This is a guest post from SkyWatch.AI. SkyWatch.AI provides risk analysis and on-demand hourly insurance for professional drone service providers.
Many freelance pilots and small businesses are looking to provide drone flight services to major corporations and government agencies. In order to secure these types of contracts, you’ll need to take a few extra steps to meet their expectations and prove that you’re going above and beyond to mitigate risks—however small—associated with flying a UAV.
In this article I’ll break down everything you need to consider before any drone flight mission into to-do lists:
- During flight
Drone Pre-flight Best Practices
Understand the Mission
Objectives and time tables
Make sure you understand the end goal and the deliverables your customer expects you to provide. Even if it takes some back-and-forth, it’s better to invest that time before starting a job than regretting it later. Consider all parts of the operation and make a clear timetable for it, as well as all the associated costs (unique equipment, special preparations, insurance, editing, etc).
Our data shows that flying in an unfamiliar location is almost twice as risky as flying a recurring job, and a preliminary tour can significantly reduce this risk.
Visit the flight location before the actual job takes place. Survey the area and plan where you’re going to base your operations, what equipment you’re going to need, and examine the environment. Pay special attention to things you can’t see in a digital map—structures, powerlines, and specific topography.
Drone flight risk analysis
Use a digital tool, such as Skyward, to plan your flight and examine all aspects like no-fly zones, congested roads, and the weather forecast. Insurance is also highly recommended, and in fact, it’s usually required by enterprise clients. The company I work for, SkyWatch.AI, provides a platform to get instant per-flight coverage, with the price based on the risks specific to the planned flight area. Our app focuses on flight safety, risk-analysis, and on-demand hourly insurance up to $10M.
It’s Time to Gear Up
As a professional pilot, be prepared for the unexpected! Examine your equipment, and make sure that the propellers are secured. Get extra batteries, a charger, and ideally a backup drone.
Professional, protective wear
Don’t forget to treat yourself as well! Bring sunglasses, sunscreen, and wear appropriate clothing that identifies you as a professional. Remember—your eyes are your most important tool, so make sure you can look at the sky without being dazed by the sun.
Great, so now preparations are over and it’s time to actually get the job done.
Best Practices During the Drone Flight
The right setup for the mission
Once you reach the location, unpack and set up properly. Don’t find yourself rummaging through a backpack or the back of your car to find that extra battery or different lens.
Make sure to bring a foldable table or even just a matt and spread all the equipment you’re going to need so everything is within arm’s reach.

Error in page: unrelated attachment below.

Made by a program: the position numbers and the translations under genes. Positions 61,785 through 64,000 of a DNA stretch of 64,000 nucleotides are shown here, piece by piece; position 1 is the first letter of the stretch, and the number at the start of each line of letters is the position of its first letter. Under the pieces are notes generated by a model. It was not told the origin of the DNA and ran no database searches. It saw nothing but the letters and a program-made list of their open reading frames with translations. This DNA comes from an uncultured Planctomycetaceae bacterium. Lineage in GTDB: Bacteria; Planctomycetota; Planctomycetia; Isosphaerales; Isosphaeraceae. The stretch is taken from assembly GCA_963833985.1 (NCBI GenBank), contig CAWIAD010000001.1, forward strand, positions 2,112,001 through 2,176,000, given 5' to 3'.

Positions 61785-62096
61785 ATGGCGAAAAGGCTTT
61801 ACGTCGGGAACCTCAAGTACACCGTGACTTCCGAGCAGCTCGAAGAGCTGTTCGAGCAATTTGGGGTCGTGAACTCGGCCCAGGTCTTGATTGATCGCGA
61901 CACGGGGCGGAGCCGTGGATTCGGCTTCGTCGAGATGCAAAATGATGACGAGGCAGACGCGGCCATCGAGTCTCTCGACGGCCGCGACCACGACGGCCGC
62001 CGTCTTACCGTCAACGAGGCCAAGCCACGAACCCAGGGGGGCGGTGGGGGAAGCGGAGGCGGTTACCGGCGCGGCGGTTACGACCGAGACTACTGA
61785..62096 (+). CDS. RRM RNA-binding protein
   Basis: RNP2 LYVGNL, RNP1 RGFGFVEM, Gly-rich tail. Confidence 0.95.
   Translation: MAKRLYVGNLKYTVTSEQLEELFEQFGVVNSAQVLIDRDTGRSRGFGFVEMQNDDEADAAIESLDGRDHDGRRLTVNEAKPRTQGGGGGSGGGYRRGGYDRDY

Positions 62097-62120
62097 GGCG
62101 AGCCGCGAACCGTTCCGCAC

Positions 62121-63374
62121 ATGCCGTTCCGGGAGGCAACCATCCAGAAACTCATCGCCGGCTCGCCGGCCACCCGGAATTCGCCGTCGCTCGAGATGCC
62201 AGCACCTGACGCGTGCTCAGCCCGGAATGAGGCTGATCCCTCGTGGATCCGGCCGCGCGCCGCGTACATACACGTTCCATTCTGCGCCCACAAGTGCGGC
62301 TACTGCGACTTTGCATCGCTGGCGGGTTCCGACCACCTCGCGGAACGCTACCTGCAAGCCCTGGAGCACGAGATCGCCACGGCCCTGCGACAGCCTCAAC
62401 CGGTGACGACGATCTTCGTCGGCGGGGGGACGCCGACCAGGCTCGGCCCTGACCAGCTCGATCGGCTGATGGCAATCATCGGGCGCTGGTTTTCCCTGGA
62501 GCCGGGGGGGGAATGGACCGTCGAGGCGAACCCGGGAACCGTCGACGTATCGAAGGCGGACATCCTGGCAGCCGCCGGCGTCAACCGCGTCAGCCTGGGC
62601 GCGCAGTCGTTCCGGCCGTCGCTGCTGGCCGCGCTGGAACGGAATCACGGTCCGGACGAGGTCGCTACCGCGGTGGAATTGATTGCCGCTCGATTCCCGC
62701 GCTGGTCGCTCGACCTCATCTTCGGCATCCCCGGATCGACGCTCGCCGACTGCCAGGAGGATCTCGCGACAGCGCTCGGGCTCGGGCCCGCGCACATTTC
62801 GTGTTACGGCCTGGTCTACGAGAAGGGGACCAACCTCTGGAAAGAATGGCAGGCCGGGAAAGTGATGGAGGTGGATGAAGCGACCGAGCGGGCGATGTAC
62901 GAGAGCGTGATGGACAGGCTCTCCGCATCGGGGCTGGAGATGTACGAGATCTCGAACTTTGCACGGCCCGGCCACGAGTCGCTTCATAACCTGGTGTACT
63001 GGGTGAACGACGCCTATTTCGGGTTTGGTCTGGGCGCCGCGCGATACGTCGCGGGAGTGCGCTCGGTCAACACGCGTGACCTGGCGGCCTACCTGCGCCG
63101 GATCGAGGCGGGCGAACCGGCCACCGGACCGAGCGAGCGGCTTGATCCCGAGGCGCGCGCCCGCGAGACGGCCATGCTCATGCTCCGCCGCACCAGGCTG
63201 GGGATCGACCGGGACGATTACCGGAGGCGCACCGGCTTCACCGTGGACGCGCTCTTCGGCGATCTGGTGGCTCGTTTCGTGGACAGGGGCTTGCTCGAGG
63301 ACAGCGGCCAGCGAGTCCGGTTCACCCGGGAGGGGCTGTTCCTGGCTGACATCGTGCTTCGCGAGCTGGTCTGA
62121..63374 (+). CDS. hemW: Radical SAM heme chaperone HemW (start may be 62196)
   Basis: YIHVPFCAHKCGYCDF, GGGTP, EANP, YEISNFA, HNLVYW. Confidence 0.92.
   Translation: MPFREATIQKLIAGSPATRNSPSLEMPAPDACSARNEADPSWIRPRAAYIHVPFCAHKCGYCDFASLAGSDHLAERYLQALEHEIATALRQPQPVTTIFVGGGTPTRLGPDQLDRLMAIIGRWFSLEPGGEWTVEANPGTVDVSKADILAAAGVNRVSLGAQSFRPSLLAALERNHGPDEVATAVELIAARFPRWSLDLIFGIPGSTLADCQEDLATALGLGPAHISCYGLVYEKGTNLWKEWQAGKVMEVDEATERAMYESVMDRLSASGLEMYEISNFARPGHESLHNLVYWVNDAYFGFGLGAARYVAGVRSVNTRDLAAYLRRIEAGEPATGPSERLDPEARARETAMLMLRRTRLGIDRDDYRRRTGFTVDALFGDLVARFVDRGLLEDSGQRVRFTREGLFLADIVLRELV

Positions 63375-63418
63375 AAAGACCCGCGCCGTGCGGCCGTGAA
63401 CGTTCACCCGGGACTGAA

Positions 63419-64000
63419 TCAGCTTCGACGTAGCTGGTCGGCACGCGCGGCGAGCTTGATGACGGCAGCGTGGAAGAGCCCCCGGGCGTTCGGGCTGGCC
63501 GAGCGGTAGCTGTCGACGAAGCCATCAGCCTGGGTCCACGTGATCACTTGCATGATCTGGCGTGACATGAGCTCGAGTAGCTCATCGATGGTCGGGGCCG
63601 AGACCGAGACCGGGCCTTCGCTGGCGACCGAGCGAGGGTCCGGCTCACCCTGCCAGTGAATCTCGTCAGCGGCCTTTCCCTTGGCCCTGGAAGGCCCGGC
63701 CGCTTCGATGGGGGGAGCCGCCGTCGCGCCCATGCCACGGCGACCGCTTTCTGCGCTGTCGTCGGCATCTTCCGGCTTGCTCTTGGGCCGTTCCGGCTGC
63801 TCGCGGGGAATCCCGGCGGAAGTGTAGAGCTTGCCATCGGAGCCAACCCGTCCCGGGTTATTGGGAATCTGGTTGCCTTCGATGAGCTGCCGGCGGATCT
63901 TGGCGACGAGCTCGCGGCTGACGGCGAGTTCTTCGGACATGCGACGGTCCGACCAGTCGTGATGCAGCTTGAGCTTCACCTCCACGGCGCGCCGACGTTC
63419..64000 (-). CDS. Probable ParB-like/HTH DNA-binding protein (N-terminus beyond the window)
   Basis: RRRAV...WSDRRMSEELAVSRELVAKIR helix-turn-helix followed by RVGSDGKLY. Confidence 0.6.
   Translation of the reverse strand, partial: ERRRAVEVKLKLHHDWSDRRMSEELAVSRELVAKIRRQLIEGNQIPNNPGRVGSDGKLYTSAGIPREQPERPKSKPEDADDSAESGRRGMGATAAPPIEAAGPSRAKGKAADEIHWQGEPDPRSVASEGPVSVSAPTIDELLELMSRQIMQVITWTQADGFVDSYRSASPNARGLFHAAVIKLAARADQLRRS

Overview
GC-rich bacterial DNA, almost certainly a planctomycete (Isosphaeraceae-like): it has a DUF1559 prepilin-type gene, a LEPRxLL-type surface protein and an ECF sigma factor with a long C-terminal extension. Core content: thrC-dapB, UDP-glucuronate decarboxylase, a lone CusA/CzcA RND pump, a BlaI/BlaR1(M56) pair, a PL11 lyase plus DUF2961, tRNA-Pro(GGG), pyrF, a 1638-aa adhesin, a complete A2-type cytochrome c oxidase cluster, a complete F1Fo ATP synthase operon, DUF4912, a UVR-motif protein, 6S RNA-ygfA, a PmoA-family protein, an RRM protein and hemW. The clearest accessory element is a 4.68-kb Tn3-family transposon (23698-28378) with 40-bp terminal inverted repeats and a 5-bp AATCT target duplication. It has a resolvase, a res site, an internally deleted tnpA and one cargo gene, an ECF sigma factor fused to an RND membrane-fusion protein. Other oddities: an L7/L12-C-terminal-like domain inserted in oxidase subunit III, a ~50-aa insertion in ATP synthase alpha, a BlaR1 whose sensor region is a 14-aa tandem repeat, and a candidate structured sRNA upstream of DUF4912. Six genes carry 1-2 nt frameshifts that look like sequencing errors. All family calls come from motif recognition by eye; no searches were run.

How do you operate your drone?
Flying means paying attention to a lot of small details while focusing on the drone, the object, and the camera—that’s hard! Keep your focus on the telemetry by using dedicated control apps that give you real-time alerts and warning.
Our data shows that flying a long distance from the pilot and especially cruising in low altitudes increases the chance for crashes dramatically because of the higher risk of hitting a ground object.
Smart risk taking
Getting closer to get the best shot or measurement? Challenging your drone’s range to follow your object? We’ve all done it at some point! Making decisions in these situations is often so fast that we think about the possible outcome only after it’s too late. Try to take a moment before you rush and return to your objectives: Ask yourself if it’s a “must” or another “nice-to-have.”
Avoiding the routine
Routine is the enemy of awareness, and that’s exactly when mistakes start to pop up. Be rigorous and disciplined about following checklists and flight procedures. Don’t put your guard down even when it’s a recurring job.
Post-flight Best Practices – It Ain’t Over till It’s Over
Debriefing as a culture
Before you leave the flight location, run a short “post-mortem” analysis. Compare your plan to your final performance and check that you obtained all the data you need. Mark everything that went well, and more importantly, what didn’t!
Drone flight logging and reporting
Whether you are a single pilot or manage a fleet with tens of pilots, keep your flight logs stored and digitally organized. Flight log analysis reveals powerful information, enables you to track your performance, and discover technical issues.
Like every mechanical device, drones need care and maintenance from time to time. Run a technical inspection once the mission is over, including a clean up to keep dust and moisture off. Also, schedule a timely maintenance session for your drones and other mechanical equipment to keep it in top shape.
Planning is a crucial part of every job, and even more so when flying a drone for a living.
Treat every mission as if it’s your first, and always prepare for the unexpected.
Visit us at SkyWatch.AI to learn about our safety, risk assessment, and on-demand insurance capabilit